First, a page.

Orygen researchers have found that trauma-focused cognitive behavioural therapy (TF-CBT) is a feasible, acceptable and potentially clinically effective treatment for posttraumatic stress disorder (PTSD) in young people aged 12-25 years, who have been exposed to interpersonal trauma.
The pilot study conducted at headspace Sunshine in Melbourne, found that after treatment, most young people no longer had a diagnosis of PTSD, or had depression or anxiety. Functional aspects of their lives also improved in terms of work and study.
Orygen researcher Wilma Peters, who led the study, said interpersonal trauma among young people is highly prevalent.
“When we speak of interpersonal trauma, we’re referring to physical, emotional, sexual abuse and neglect and maltreatment.
“More that 80 per cent of young people have been exposed to trauma at any point in time, although not all of them develop symptoms.”
Ms Peters said, for many young people, the negative impact of these experiences may persist, exacerbate over time or develop later in life.
“Interpersonal traumas are rarely an isolated incident; different forms of abuse often co-occur and the greater the number and severity of the experiences the greater the risk of poor mental health and functional impairment.”
“Unfortunately, there is a lot of confusion about what constitutes TF-CBT in Australia,” Ms Peters said.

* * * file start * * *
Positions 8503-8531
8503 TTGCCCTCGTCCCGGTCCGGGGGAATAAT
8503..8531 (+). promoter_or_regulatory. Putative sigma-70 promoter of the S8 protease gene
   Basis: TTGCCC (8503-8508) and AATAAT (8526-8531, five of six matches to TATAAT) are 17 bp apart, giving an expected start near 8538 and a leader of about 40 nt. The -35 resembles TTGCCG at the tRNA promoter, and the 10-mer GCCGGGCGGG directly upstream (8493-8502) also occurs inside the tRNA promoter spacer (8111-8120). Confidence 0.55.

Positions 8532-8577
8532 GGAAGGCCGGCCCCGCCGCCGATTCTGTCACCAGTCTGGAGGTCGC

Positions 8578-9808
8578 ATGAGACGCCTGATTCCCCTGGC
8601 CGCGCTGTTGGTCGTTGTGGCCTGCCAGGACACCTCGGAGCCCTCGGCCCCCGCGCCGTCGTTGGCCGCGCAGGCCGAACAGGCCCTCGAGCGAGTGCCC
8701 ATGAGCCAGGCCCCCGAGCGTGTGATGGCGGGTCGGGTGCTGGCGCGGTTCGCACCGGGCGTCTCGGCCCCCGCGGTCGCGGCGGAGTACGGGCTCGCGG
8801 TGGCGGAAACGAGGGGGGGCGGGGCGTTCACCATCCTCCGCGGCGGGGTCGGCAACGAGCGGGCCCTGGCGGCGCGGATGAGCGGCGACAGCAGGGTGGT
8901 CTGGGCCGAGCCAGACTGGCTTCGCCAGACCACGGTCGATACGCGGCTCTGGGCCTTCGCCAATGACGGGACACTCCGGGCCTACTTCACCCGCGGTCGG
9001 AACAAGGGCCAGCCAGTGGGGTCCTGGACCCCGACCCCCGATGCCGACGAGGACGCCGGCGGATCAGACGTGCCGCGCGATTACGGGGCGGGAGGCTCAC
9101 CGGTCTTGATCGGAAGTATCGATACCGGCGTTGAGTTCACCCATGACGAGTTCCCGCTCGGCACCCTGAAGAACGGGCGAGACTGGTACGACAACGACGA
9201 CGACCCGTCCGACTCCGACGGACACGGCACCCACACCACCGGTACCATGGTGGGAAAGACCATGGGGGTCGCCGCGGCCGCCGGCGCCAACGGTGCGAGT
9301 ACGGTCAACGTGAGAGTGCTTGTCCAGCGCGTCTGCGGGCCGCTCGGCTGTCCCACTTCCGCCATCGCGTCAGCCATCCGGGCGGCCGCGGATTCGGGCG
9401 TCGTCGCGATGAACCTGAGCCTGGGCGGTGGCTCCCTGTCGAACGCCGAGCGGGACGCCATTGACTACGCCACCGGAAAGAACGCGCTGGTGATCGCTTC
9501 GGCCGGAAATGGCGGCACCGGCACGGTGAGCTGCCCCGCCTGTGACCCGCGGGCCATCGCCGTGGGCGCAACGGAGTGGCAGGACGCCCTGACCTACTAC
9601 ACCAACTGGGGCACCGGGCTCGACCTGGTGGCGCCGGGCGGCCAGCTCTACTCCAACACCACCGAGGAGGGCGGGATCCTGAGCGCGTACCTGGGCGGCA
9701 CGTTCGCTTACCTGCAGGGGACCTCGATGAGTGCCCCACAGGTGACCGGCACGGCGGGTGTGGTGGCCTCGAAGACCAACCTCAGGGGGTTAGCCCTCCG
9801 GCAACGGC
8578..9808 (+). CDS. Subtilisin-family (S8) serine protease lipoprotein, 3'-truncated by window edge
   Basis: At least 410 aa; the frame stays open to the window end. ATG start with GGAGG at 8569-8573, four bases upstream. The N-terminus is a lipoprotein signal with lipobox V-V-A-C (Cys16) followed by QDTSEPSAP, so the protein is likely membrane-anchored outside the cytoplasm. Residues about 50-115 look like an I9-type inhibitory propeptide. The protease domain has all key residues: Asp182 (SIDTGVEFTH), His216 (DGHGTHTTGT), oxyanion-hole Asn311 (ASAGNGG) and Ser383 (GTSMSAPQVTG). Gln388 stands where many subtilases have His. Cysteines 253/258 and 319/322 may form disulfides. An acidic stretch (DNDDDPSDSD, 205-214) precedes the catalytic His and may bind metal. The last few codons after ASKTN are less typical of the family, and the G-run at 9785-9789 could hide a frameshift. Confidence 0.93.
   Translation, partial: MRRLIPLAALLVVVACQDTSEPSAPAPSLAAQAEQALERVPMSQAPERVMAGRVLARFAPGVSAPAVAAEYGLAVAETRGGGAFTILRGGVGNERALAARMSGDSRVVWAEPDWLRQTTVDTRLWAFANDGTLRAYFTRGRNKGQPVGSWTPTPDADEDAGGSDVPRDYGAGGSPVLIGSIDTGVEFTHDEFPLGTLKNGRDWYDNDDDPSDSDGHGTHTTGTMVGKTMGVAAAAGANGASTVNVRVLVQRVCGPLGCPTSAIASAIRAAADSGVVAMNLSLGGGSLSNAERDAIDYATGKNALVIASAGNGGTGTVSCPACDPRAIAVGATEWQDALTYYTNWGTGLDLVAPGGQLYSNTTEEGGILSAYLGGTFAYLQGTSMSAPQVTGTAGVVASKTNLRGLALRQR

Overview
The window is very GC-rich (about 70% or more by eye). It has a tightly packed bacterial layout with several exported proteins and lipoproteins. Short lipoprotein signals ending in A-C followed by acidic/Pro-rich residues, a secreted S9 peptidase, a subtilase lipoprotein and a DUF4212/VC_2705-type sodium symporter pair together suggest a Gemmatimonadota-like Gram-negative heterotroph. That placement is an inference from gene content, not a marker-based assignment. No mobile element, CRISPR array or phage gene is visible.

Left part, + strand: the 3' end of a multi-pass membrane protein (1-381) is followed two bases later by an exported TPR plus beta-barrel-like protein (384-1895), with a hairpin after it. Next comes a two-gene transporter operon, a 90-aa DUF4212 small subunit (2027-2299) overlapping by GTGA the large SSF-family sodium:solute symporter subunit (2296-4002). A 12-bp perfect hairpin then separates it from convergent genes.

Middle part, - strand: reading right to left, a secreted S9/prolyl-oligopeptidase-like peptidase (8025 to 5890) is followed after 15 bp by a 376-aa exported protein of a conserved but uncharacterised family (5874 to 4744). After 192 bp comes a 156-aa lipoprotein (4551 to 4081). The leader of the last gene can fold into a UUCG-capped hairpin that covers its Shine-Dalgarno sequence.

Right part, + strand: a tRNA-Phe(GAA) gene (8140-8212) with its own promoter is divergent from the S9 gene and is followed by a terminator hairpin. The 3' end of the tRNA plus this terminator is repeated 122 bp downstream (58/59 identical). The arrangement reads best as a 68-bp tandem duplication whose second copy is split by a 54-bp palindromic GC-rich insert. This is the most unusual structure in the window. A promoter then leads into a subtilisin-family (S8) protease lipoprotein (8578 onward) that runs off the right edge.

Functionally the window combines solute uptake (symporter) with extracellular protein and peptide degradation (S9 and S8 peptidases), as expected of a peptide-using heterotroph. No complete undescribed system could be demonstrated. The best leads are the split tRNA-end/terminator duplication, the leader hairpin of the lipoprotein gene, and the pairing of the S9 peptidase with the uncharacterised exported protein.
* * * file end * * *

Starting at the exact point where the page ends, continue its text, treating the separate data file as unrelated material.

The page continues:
“TF-CBT is not just cognitive behavioural therapy and talking about trauma. Instead, it is a phased based intervention that includes: a stabilisation phase; trauma narration or exposure and trauma resolution phase; and a consolidation and future planning phase.
“This pilot study referenced TF-CBT developed by Professors Cohen, Mannarinno and Deblinger – it is the only evidence based intervention for children and adolescents.”
Ms Peters said, in community mental health settings trauma therapy is not always recognised as something that a young person specifically needs and is not offered as a specialist service.
“Not only that, many clinicians are reluctant to treat trauma out of fear of re-traumatising the young person, to the point where they may self-harm or even suicide.
“During our study there were no incidents of self-harm. Young people were able to talk safely about their trauma in a fully supported way without experiencing unnecessary distress, or self-harming or suicide.”
Ms Peters said the next step was to conduct a randomised clinical trial to fully examine the effectiveness of TF- CBT on PTSD and other frequently co-occurring symptoms, such as anxiety, depression and substance use.
“It is hoped that further research will allow young people who have experienced interpersonal trauma to access specialist early intervention services, offering them an opportunity to reach their full potential as they move into adulthood.”
The study was recently published in
Ms Peters was partly funded by the Margaret Cohan Research Scholarship.